Friday, January 15, 2010

Here Be Dragons

"Come up hither,and I will shew thee things."
Revelation 4:1 -Mark Lawrence, 2008.
Mixed media on canvas,60 x 40 inches
When guests come to our home, I normally see them coming long before they get a chance to knock on our door. I anticipate their arrival, open the door for them and say, “Welcome. Come on in!” Those are the words John heard. “Then I looked, and, oh! — a door open into Heaven. The trumpet-voice, the first voice in my vision, called out, "Ascend and enter.” (4:1) The Ascended Jesus was opening the door for John to visit his heavenly home.

Earlier Jesus had said, “Knock and the door will be opened to you.” (Matthew 7:7) But John does not have to knock here. Just a couple of verses earlier, Jesus had said, “Here I am! I stand at the door and knock. If anyone hears my voice and opens the door, I will come in and eat with him, and he with me.” But in chapter four, it is Jesus own front door; knocking isn’t necessary. Jesus opens his door wide, and with a loud welcoming voice declared to his beloved disciple, “Come in. I want to show you something!”

It is an invitation to Spirit. “At once I was in the Spirit.” (4:2) Did John have an “out-of-body experience?” A near death experience? No, he had an “in the Spirit” experience. This is a door to Spirit, the wardrobe door to Narnia, the gate into the Kingdom of heaven. John physically never left the rocky isle of Patmos, but “in the Spirit” he was in the kingdom of heaven.

Spatial categories do not apply to the Realm of the Spirit. Neither do temporal categories. Commentators get bent out of shape trying to chart the chronology of Revelation. The Realm of the Spirit cannot be charted. On old maps when cartographers came to the end of their knowledge of the world, they would leave the map unfinished and pen the words “Here be dragons.” We will see dragons in Revelation, and much more.

As soon as we enter through this door with John, we enter a different way of seeing and hearing. It is like entering into a Chagall painting. Colors have meaning. Numbers are symbolic. Sounds are metaphorical. Time does not go in a straight line. It goes in cycles and turns back on itself. When you enter this door you have to leave your left brain behind – the logical, sequential, rational, analytical, objective, dissecting way of thinking. Through this door you must use your right brain – the random, intuitive, holistic, synthesizing, subjective, holistic way of thinking. The door stands open. Come on in.

Thursday, January 14, 2010

Menorah Christians

"Peace Menorah" by Joyce Brown,
22 by 14 by 12 inches,
reduction-fired stoneware

In the first three chapters of Revelation, the symbol of the church is not the ever-present cross we see in Protestant churches or the crucifix we see in Catholic churches. Not the “body of Christ” of Paul’s epistles or the living stone temple of Peter’s epistles. In Revelation the church is pictured as a menorah. “I saw a gold menorah with seven branches…. The menorah's seven branches are the seven churches." (1:12,20 – The Message) Christians would do well to recapture the spiritual symbolism of the menorah.

For one thing, we are connected to each other and to Christ. “I saw a gold menorah with seven branches, And in the center, the Son of Man.” (1:12-13) We are not independent lights but branches of a single lamp centered in Christ who is the Light. In the vision Christ’s eyes are pouring fire-blaze, his feet are furnace-fired bronze, he holds burning stars in his hand and his face is a perigee sun. (1:14-16) It is clear that Christ is the light of the menorah. In fact Jesus declared, “I am the light of the world” while participating in the menorah lighting ceremony in the Jerusalem temple (John 8). Likewise we are earthly vessels indwelled by the light of Christ.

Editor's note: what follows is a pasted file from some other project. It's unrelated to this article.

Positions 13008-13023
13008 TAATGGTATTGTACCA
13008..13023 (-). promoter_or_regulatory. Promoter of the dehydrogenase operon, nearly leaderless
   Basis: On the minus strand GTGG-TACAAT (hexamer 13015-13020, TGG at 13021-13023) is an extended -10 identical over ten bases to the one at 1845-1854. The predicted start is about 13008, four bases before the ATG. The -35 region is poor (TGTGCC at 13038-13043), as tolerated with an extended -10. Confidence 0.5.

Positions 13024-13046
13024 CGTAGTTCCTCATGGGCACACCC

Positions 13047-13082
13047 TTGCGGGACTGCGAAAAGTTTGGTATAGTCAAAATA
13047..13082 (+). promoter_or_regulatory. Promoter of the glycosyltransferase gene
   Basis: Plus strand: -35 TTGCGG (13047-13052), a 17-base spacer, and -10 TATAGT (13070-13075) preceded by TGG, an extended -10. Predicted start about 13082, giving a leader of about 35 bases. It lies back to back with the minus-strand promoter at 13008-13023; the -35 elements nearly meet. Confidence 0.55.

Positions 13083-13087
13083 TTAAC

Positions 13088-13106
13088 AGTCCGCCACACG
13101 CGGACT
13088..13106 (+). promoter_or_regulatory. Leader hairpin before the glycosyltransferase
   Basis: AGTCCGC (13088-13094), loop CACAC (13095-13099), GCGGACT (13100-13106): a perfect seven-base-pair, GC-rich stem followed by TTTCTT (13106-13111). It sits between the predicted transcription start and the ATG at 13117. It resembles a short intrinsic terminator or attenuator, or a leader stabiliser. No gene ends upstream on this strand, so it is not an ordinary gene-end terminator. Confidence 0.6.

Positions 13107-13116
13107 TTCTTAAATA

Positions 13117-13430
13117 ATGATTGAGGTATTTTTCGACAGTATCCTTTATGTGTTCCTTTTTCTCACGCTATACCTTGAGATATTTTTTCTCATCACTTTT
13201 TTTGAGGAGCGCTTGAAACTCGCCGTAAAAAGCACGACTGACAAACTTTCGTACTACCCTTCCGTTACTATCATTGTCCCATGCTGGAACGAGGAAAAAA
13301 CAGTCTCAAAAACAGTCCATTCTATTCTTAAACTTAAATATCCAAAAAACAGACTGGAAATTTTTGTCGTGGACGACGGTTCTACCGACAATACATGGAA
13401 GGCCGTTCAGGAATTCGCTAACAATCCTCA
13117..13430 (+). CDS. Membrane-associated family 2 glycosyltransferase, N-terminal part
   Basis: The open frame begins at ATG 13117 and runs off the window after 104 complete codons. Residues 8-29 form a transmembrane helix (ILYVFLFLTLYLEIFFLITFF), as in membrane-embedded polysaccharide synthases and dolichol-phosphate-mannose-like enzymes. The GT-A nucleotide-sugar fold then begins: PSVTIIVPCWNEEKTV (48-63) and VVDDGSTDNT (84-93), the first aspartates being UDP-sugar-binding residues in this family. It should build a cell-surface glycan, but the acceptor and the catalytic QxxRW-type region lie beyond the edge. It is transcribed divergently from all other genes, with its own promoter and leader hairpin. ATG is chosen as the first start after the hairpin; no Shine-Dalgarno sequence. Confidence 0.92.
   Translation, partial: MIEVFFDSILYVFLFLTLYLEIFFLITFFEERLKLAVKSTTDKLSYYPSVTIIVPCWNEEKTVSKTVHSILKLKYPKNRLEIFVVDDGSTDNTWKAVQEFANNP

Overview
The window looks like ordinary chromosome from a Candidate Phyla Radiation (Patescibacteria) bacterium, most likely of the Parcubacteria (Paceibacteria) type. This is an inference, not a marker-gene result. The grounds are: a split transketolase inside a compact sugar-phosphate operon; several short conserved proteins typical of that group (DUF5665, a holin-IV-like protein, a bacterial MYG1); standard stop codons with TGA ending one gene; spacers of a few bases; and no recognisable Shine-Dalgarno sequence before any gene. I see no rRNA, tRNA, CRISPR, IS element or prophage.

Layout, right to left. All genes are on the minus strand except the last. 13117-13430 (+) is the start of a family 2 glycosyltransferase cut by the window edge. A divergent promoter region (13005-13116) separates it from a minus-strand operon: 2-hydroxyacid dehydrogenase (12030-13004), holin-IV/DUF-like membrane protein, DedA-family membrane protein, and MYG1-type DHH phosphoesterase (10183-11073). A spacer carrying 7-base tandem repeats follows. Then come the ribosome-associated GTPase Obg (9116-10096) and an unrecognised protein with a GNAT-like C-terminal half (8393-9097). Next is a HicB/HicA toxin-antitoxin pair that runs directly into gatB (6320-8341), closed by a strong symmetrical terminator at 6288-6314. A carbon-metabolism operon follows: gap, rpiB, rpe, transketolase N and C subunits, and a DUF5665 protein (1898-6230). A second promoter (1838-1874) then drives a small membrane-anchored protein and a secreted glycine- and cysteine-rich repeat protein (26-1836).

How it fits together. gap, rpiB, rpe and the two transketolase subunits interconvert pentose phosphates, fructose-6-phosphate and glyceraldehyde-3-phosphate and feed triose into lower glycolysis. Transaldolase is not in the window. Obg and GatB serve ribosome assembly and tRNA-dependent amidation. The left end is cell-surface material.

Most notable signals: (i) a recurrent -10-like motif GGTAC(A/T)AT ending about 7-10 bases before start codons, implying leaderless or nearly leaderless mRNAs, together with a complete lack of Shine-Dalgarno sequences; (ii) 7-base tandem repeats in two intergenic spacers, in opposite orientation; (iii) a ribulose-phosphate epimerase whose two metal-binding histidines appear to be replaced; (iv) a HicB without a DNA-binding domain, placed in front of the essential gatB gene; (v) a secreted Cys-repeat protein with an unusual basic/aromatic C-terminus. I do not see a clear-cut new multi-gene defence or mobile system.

In the Jewish temple the menorah stood in the Holy Place. So we are a holy priesthood (I Peter 2:5-9) that stands on holy ground. According to Exodus 25:31-40, the menorah was lit by the priests every evening and cleaned every morning. (The Jewish day began in the evening and ended in the morning.) It is a good practice to begin each day by dedicating ourselves to God, and end each day by repentance, cleaning up the mess we made of our good intentions. It is called the Daily Examen in Ignatian spirituality.

The purpose of this menorah is to be a light to the world. Israel understood itself as fulfilling this commandment of Isaiah 42:6 to be a light to the nations. Jesus said to his disciples, “You are the light of the world. A city on a hill cannot be hidden. Neither do people light a lamp and put it under a bowl. Instead they put it on its stand, and it gives light to everyone in the house. In the same way, let your light shine before men, that they may see your good deeds and praise your Father in heaven.” (Matthew 5:14-16)

Jewish sages say the menorah symbolizes the blending of the physical life (the gold) with the spiritual life (the light). Scientists say that we are all made of stardust. All physical matter was forged in the furnace of the stars and ultimately is the product of the “Big Bang,” the original creative explosion of light that began the universe. If so, then it is our nature to shine!

Wednesday, January 13, 2010

The Other Side of Loneliness

This year I have begun to reread the classic work of daily devotions by Oswald Chambers “My Utmost for his Highest.” Today’s devotion was on being alone with God. He writes:

“When God gets us alone by affliction, heartbreak, or temptation, by disappointment, sickness, or by thwarted affection, by a broken friendship, or by a new friendship - when He gets us absolutely alone, and we are dumbfounded, and cannot ask one question, then He begins to expound.” He continues “There are whole tracts of stubbornness and ignorance to be revealed by the Holy Spirit in each one of us, and it can only be done when Jesus gets us alone.”